At the last Game Night, Ava got me to work on a giant jigsaw puzzle with her. You know the kind that is made for kids her size. Being that young, her attention span brought her off to bigger and better things, and before I knew it, I was completing the puzzle on my own.
I began to think of the Church and the puzzle as if it were an analogy for our life together. Now I do not claim this to be a perfect example, but bear with me.
I know in my life, I never bought or sought to buy a jigsaw puzzle. They were one of those things that as a kid, it would just show up. Usually, with a somewhat interesting picture and sometimes with something pretty lame. However, they would always pose a challenge. I had a big butcher block cutting board that would fit most puzzles, and I would set down empty the box and begin methodically studying the pieces and attempting connections.
Thankfully, when we get a jigsaw puzzle, we have an image on the front of the box, so we have an idea of what it is supposed to be, but often it is hard to realize because inside is just a bunch of broken pieces. The picture on the outside gives us an idea of what it will look like, but it is never quite what the finished product is since the finished product is always much bigger.
Through trial and error and the occasional brother hiding a piece or even worse adding a piece from another puzzle, we figure it out and finish. When it is done we inevitably have the sense of accomplishment, which lasts as long as it takes us to move onto the next puzzle.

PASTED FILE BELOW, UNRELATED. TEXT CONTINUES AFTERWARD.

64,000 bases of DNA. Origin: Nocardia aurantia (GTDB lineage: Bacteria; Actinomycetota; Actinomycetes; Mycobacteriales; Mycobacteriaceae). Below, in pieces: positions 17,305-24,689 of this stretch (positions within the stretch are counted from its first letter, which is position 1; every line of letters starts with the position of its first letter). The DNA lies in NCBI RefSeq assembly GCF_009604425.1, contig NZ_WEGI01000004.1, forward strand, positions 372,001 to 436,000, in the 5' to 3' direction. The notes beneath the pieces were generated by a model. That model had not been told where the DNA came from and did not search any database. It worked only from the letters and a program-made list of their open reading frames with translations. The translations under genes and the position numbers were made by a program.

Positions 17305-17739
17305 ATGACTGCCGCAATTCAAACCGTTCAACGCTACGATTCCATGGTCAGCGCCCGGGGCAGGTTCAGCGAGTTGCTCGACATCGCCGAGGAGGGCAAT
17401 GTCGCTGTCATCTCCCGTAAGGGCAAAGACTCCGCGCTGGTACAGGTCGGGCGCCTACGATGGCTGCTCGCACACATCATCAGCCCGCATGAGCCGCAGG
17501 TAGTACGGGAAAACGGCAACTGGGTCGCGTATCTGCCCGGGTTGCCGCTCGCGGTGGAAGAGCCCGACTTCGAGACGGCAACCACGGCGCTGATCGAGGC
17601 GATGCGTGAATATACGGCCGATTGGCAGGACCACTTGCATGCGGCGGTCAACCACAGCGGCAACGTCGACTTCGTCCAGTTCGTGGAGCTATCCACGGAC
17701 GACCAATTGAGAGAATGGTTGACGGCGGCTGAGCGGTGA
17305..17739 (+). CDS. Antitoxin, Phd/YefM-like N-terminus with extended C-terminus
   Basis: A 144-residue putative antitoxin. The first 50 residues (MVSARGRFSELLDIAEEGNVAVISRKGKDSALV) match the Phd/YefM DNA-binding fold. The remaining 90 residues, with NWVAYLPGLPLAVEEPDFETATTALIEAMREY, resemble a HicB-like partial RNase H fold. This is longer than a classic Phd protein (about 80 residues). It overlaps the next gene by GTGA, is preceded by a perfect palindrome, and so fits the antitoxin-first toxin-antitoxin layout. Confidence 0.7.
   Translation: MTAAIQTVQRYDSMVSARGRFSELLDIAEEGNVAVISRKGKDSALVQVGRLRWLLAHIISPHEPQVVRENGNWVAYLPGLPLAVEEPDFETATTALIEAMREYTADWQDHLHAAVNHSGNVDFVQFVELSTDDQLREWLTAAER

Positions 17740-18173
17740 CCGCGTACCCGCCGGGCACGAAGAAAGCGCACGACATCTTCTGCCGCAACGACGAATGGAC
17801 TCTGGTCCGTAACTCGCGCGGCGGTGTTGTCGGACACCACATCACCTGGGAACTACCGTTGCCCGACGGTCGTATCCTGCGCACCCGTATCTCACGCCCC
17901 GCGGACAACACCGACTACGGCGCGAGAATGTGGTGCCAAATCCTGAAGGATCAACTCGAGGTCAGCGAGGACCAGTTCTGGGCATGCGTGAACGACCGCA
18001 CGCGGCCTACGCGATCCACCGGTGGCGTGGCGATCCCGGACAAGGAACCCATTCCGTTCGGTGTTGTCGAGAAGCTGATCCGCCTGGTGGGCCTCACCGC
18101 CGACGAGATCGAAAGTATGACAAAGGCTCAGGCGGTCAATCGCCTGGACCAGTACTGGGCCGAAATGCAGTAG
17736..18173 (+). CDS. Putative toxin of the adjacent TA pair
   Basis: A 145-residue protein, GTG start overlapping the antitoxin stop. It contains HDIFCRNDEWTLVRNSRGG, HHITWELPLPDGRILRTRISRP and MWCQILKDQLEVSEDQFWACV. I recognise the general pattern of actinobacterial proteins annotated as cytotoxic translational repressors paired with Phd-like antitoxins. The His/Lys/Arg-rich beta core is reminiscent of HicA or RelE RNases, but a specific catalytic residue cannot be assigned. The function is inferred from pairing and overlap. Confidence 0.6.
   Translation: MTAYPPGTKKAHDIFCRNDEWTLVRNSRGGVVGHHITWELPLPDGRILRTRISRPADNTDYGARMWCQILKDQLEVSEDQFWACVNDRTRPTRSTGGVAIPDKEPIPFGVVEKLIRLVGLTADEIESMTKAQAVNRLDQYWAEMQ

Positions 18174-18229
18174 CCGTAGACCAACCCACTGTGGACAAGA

With a hard puzzle, we will go through the process with moments filled with despair being unable to find the piece or just feeling overwhelmed by the whole thing and times of great joy, finally finding it. At times what keeps us going is sheer determination, a desire to finish and others just the fun of the challenge, but underlying it all is the knowledge of what it will be when it is done.
When we think of the church or even our lives, the hardest thing for many people is seeing the bigger picture. Often what keeps us going in the puzzle is knowing how it is going to end. Unfortunately, we often forget that the image that explains all that we go through is clear and is found within the Bible. Not as a rulebook, but as a rendering of what life will be when we trust and follow God.
This witness to our salvation that comes from our forefathers and mothers is like the cover of the box, and while we still have to go through the process, we know that when we get to the end, it will be, as promised, and that is our hope. A hope based in the knowledge that God loves us will extend salvation to all who he has called.
Rev. Dr. Bryan James Franzen